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Major parties must reform primary process

By channeling political dialogue towards issues and away from the personalities of demagogues, our two-party system has been the vital source of stability, reason, moderation, and compromise in American politics since the Civil War. Yet a rogue like Donald Trump, never a party faithful who was unwilling to pledge support to the eventual 2016 Republican primary winner, somehow managed to win the primary and then the presidency. In the bitter end, not surprisingly, he was disloyal to his party and the Constitution by supporting the Democratic stimulus bill and blocking ratification of the electoral college vote, respectively, which cost the Republicans control of the Senate.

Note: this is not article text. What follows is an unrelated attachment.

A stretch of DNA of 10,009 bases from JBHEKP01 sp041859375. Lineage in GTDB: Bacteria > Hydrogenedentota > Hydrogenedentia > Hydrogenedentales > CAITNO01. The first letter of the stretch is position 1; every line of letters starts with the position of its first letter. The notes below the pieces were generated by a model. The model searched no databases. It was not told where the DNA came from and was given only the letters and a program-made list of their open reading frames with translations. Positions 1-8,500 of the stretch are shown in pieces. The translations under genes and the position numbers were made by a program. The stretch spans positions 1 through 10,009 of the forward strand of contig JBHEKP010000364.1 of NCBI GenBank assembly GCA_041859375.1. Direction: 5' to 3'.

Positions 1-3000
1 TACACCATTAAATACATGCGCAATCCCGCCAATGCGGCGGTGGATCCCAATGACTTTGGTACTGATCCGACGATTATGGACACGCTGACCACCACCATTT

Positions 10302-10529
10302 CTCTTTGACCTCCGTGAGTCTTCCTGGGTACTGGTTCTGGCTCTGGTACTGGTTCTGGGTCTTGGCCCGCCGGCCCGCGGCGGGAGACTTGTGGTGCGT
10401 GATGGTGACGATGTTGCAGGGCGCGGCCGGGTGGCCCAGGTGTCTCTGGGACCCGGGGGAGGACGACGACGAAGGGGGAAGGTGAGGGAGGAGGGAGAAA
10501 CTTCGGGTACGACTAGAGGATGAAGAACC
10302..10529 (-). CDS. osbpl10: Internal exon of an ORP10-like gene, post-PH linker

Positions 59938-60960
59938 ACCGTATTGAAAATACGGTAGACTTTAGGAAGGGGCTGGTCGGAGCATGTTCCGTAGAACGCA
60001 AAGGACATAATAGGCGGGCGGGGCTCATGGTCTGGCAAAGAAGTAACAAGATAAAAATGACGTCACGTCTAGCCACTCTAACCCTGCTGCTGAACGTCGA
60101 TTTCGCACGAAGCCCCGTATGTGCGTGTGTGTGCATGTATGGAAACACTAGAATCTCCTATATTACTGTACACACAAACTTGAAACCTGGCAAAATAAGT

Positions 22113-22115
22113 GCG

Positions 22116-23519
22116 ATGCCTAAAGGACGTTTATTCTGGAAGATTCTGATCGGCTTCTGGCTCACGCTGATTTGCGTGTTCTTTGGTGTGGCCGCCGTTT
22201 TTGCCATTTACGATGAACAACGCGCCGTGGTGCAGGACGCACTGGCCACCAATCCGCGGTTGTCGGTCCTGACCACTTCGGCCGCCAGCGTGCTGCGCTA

Fearing that independent Senator Bernie Sanders, an avowed socialist, would likewise be a destructive outsider, Democratic Party leaders wisely forged a successful coalition around a more centrist candidate during the primary. But now we are left with one-party rule and the threats from its radical members to preserve it through structural changes to the Supreme Court, the Senate and statehood.

Presidential primary reform is necessary to restore party coherence and funnel demagogues towards third parties, where they belong. Otherwise, the chaos will continue.

Edward Kleinman

Stonington 

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